Thursday, December 03, 2009

Straight From The Horse's Mouth: Fall 2009

Welcome to the semi-annual professor quotes thread. I'll post mine in the comments, but these two may be my favorites. The first is from Federal Courts and the second is from Administrative Law:
Here is the SCRAP case in a nutshell: Plaintiffs are a bunch of law students. And I do not mean this disrespectfully, but law students as litigants are a royal pain in the ass. Give a man a hammer, and everything is a nail.

Professor: Can someone give me a summary of the basic worry about the administrative state without reference to the Constitution or to Chevron, and with passion and feeling and angst?
Student: Death panels.

Contributions welcome!

Labels:

21 Comments:

Blogger Patrick said...

Overheard at a Moot Court Competition

Student 1: The Hastings team takes this SO seriously. No wonder they beat us.
Student 2: Yeah, well, let's go congratulate them and then ask if they have a job.

Intro to IP (Professor VH)

Professor: The other way to fix a work is to publicly perform it – but this does not work with all types of copyrightable subject matter. Who was the computer programmer in this class again? Mr ____? Can you please publicly perform some computer source code?
Mr. ____ : Huh?
Professor: Can you do a little public performance for us?
Mr. ____ : Of computer source code?
Professor: Yes!
Mr. ____ : Um, you mean like, read it to you?
Professor: Sure, if that’s how you guys usually do it.
Mr. ____ : Um, can I look something up?
Professor: Can you just make it up?
Mr. ____: It won’t be Very good
Professor: I wont know
Mr. ____: . . . Hash exclamation mark for slash user slash hid slash . . .
Professor: Oh, very good! Was that source code? Is it now copyrighted?

12/03/2009 11:16 AM  
Blogger Patrick said...

Civil Trial Practice (Professor J.W.)

A student from about ten years ago came up to me and said, “This is the best class I have ever taken . . . and I got a double H!” And I said, “Oh? In that order?”

Professor to visiting juror: I'm sorry, I don't know your name.
Visiting juror: That's because I'm not in your class -- I'm just visiting.
Professor: Oh, that explains it.
Visiting juror: Not really. You might not know my name anyway.
Professor: [slanty look] Well, actually, that's true.

12/03/2009 11:18 AM  
Blogger Patrick said...

Administrative Law (Professor B)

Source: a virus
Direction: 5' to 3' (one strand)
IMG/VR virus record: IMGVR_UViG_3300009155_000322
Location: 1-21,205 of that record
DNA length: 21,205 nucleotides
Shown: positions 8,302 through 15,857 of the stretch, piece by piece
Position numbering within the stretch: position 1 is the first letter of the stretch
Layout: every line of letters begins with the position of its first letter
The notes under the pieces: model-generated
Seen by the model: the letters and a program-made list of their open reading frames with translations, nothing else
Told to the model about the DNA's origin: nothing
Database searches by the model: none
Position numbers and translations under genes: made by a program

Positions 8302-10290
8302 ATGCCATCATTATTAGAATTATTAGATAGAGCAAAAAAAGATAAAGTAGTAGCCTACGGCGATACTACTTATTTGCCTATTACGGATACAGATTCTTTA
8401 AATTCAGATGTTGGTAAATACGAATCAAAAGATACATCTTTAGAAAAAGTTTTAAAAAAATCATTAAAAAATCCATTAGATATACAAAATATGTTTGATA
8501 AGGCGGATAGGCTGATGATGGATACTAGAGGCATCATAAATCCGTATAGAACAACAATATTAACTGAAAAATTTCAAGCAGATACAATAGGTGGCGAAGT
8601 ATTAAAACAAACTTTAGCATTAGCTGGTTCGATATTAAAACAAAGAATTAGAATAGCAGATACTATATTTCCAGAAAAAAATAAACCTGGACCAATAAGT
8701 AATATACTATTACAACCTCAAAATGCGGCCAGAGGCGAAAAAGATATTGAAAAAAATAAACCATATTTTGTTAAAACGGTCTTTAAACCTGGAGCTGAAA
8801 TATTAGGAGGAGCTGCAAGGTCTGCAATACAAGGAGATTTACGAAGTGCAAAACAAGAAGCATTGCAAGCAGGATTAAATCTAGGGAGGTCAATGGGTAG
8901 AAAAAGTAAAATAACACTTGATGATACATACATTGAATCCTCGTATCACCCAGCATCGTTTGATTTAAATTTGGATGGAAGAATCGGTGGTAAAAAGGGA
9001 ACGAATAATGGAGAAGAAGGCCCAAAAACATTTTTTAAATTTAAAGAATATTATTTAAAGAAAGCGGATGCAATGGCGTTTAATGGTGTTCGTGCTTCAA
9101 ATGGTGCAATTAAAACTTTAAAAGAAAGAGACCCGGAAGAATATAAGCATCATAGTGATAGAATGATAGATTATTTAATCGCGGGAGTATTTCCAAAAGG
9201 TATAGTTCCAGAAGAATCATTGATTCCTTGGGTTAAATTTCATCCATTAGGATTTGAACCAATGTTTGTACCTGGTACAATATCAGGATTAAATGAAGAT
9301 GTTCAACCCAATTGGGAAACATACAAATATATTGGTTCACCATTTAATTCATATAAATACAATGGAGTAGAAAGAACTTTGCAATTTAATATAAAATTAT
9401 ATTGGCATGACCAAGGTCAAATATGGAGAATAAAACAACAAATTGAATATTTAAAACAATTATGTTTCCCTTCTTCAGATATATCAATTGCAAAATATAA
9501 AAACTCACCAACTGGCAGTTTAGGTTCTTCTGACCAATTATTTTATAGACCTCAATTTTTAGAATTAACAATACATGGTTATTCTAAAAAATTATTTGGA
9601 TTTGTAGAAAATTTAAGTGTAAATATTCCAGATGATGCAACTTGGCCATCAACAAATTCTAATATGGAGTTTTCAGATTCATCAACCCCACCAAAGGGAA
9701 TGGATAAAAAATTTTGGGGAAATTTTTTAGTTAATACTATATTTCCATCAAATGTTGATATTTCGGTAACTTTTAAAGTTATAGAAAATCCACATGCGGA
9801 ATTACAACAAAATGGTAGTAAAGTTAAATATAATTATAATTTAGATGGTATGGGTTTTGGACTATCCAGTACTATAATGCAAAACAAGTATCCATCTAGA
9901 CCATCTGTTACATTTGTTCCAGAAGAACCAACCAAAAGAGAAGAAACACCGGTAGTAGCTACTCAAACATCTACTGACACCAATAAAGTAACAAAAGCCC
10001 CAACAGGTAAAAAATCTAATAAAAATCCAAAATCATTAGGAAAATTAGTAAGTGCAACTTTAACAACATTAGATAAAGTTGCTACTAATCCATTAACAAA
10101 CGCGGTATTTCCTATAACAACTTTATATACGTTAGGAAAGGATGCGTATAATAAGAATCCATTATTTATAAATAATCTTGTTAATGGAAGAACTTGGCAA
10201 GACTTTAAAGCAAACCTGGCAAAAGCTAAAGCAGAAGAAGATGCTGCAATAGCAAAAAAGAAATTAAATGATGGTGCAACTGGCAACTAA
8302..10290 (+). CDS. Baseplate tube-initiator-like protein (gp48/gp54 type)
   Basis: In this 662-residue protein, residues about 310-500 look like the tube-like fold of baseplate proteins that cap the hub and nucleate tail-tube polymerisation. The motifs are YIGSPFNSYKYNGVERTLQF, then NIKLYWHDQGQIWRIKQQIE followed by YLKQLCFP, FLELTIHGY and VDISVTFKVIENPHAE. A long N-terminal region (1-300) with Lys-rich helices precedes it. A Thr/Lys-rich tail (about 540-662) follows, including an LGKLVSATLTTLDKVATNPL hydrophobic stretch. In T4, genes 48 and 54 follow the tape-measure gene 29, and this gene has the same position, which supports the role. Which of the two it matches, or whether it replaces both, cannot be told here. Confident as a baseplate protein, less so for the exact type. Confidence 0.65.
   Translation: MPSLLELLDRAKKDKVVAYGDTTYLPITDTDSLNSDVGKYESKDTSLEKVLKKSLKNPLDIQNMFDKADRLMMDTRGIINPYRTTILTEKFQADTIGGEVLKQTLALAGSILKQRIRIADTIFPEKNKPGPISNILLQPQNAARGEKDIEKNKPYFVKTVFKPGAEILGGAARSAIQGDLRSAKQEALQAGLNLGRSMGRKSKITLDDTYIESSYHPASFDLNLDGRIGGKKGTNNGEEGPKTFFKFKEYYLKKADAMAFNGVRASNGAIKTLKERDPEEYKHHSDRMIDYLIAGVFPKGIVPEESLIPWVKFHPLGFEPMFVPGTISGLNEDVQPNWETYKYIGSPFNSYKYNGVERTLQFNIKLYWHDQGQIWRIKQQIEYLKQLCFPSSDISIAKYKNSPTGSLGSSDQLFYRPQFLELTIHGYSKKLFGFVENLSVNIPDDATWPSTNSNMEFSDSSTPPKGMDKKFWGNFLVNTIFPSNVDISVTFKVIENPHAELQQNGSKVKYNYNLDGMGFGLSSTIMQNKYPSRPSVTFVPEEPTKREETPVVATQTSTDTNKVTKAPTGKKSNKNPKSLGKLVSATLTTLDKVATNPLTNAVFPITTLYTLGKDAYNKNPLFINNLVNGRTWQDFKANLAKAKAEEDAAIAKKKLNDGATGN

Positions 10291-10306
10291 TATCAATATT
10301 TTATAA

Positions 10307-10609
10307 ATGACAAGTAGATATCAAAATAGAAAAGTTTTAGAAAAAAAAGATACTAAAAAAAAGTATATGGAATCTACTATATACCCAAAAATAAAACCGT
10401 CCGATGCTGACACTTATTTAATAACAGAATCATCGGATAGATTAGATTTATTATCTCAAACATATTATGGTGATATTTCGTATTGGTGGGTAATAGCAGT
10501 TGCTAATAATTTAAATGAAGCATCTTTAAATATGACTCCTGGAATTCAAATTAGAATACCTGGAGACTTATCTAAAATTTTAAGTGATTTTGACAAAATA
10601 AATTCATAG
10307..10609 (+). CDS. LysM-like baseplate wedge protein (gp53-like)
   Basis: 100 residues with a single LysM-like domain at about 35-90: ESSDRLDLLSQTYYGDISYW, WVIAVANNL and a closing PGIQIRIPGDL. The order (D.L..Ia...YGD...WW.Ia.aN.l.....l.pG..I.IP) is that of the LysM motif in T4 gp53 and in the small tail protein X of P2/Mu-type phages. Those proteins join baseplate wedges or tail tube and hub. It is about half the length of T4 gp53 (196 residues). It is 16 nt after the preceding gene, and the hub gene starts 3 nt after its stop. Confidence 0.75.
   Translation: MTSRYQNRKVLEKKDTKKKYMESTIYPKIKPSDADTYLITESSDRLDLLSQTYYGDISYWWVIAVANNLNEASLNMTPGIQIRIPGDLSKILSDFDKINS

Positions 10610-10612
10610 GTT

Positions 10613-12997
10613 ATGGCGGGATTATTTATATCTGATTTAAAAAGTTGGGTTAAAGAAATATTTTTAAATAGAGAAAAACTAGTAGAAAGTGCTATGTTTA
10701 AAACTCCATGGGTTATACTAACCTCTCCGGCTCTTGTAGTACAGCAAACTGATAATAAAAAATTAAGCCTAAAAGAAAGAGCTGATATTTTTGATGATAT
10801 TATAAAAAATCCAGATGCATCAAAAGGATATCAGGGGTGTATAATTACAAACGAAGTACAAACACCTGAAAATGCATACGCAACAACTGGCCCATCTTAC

Please fill up the seats in the front, folks. I promise if you sit there I will not call on you . . . [brief surge of students to the front of the room] . . . today.”

One of the reasons 1L’s are now required to take Con Law during their second semester is so that I do not have to talk about Marbury v. Madison.

To student: That’s a good argument, except the conclusion, in which your firm kicks you out for arguing the other side’s case.

Professor: Can someone give me a summary of the basic worry about the administrative state without reference to the Constitution or to Chevron, and with passion and feeling and angst?
Student: Death panels.

Congress does not have the expertise to perfectly craft every single piece of legislation, and so they delegate. We should all get behind that - we don’t want Diane Feinstein figuring out the length of bathroom breaks.

Professor: Does my chart make sense?
Student: [joking] No. We miss private school . . .
Professor: [only mildly amused] You what? You miss private school? Well how about that big hole in the ground? Is that private enough for you?


Let nobody walk out of this room and tell anyone that I likened the regulator/regulated relationship as parent and child – no regulator or regulated party will ever talk to me again. But if you think about it, being in a power struggle with a five year old takes a lot of time, and a power struggle with a bunch of well-funded lawyers would probably take even longer.

Professor: Come up with an argument for why the department of defense might justify exempting images of caskets coming back from Iraq from a FOIA request?
Student: I’m sorry. I was busy trying to preempt what I thought you were going to ask and I did not listen to what you were saying.
Professor: That’s mighty honest of you. Okay, come up with --- look at me, now --- come up with an argument for rejecting FOIA requests for casket photos from Iraq.

12/03/2009 11:18 AM  
Anonymous Anonymous said...

G*mage, Income Tax:

"Tax planning is trying to see what courts are doing but not saying. Tax litigation is seeing what courts are saying and yell about it."

"We don't tax you extra, usually, for being a miserable failure."

"How about you do the Smith case? ["Could you give me the page number?"] Uh, what, are you serious?"